We’re well-acquainted with  and , but what do we really know of smart cities – 100 of which the finance minister has promised at a cost of Rs 7,060 crore? Is it one of ‘s smart-aleck phrases to appease a set of aspiring urban geeks, or just another castle-in-the-air that budgets with shaky foundations are built on?

The simple answer is that there’s no acceptable definition of what a “” is. It’s not as easy as a smartphone or a smart card that slips into a pocket, but a fuzzy, New Millenium fantasy, imperfect on probables, and distinctly Cloud Nine-ish as a utopia. On basic parameters a smart city’s essential infrastructure works on sophisticated information technology. Services from power and water supply to transport and garbage disposal are controlled by a “network of sensors, cameras, wireless devices and data centres”. It is environmentally clean, fuel-efficient and crime-free. People ride bicycles to work; no thugs lurk about after dark; school teachers clock in on time; buildings are safe, pavements wide and well-lit; and hospitals are orderly temples of germ-free hygiene and good health. There being no universal standard, smart-city definitions soon descend into a heap of fashionable phrases such as “social and human capital”, “e-governance” and “citizens’ participation”. Some quoted examples of smart cities are Amsterdam and Vienna, Songdo in South Korea and Malaga in Spain; depending on what yardstick you apply sections of Edinburgh and Dubai count as smart. Believe it or not, there is a “smart village” in Cairo, that chaotic and politically explosive of world capitals, and a “Smart City Summit” is slated to be held in Mumbai next month. Its brochure is full of junk phrases such as “Create the buy-in you need to push your city into the elite of smart cities”. Definitely not a smart idea in a seething metropolis where a surge of monsoon rains reduces it to watery collapse year after year.

The jury is out on whether Singapore is smart. But it is eager to support ‘s dream of 10 smart cities on the Delhi-Mumbai industrial corridor. In Gujarat, Mr Modi has embarked on the GIFT (Gujarat International Financial Tec City), 18 kilometres outside Ahmedabad, at a cost of Rs 7,000 crore.

India’s experience in smart cities is pretty woeful so far. I spent some days in Bangalore’s last year. It took nearly three hours to get there from the airport through a nightmare of snarled traffic and clogged city streets. The smart hotel I stayed in had weird design ideas: black furniture, brown carpets and a dizzying tubular bronze sculpture in the lobby that loomed like the Leaning Tower of Pisa. The Wi-Fi didn’t work and took hours to fix. Ian Jack, theGuardian columnist, wanted to see where the worker bees of the information technology industry lived. We strolled down to the bazaar – a regular Indian market offering vada pao and vegetarianthalis – and packed above the food stalls were rickety buildings with paying guest accommodation. They were packed, three to four occupants in crummy rooms, with stinking shared toilets down each corridor. The stark contrast between the work places and living spaces of the aspirational young was grim.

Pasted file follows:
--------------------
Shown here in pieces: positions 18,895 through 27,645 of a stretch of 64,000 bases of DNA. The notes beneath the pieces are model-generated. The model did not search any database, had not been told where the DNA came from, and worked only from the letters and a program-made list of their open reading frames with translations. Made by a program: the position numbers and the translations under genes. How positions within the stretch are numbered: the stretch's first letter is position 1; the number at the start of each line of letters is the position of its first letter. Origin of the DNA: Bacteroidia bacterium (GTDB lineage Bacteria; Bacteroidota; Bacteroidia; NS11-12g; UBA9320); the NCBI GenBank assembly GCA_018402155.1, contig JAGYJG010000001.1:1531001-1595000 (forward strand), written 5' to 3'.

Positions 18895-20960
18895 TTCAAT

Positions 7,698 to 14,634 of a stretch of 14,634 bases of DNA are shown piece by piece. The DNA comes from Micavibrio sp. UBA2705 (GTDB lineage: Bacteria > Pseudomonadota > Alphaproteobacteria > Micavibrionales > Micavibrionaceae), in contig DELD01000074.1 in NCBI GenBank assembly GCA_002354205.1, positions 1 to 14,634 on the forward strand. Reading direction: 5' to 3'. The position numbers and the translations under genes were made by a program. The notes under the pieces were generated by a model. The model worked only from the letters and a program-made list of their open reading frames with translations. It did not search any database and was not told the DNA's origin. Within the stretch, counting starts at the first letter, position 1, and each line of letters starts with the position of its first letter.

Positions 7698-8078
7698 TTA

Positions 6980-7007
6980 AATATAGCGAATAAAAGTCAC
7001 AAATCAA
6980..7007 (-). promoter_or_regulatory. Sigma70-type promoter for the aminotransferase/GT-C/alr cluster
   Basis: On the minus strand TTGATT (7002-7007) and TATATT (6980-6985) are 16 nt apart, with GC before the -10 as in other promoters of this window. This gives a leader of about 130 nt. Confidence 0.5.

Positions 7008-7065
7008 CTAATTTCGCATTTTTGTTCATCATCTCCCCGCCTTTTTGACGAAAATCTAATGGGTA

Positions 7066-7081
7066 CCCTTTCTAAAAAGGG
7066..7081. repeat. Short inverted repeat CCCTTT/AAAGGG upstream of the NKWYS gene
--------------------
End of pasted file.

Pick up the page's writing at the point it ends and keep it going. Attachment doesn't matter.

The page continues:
Gurgaon’s gleaming towers and luxury apartment blocks are regarded as a showpiece of modern India. In fact, it is one of the worst planned cities anywhere. The British journalist John Elliott in his recent book, Implosion: India’s Tryst with Reality, describes it as an “unplanned, uncoordinated concrete and plate glass jungle … with a total lack of infrastructure … all spelling disaster”. The city’s water supply is failing; its palatial penthouses and office blocks may boast of restaurants that offer Norwegian salmon and New Zealand lamb, but there is neither adequate sewerage nor drainage. Most residents use septic tanks for sanitation. Mr Elliott quotes the environmental activist and Business Standard columnist Sunita Narain as saying, “Gurgaon is drowning in its own excreta.” On current planning by 2021, she reckons, Gurgaon will be unable to treat even half the sewage it produces.

All definitions of a “smart city” are unanimous in emphasising a basic standard of quality of life. In the view from Lutyens’ Delhi, however, they are exclusive enclaves of the rich. The rest, as in the high-tech cities of Bangalore, Hyderabad or Gurgaon, live in slums or chawls.


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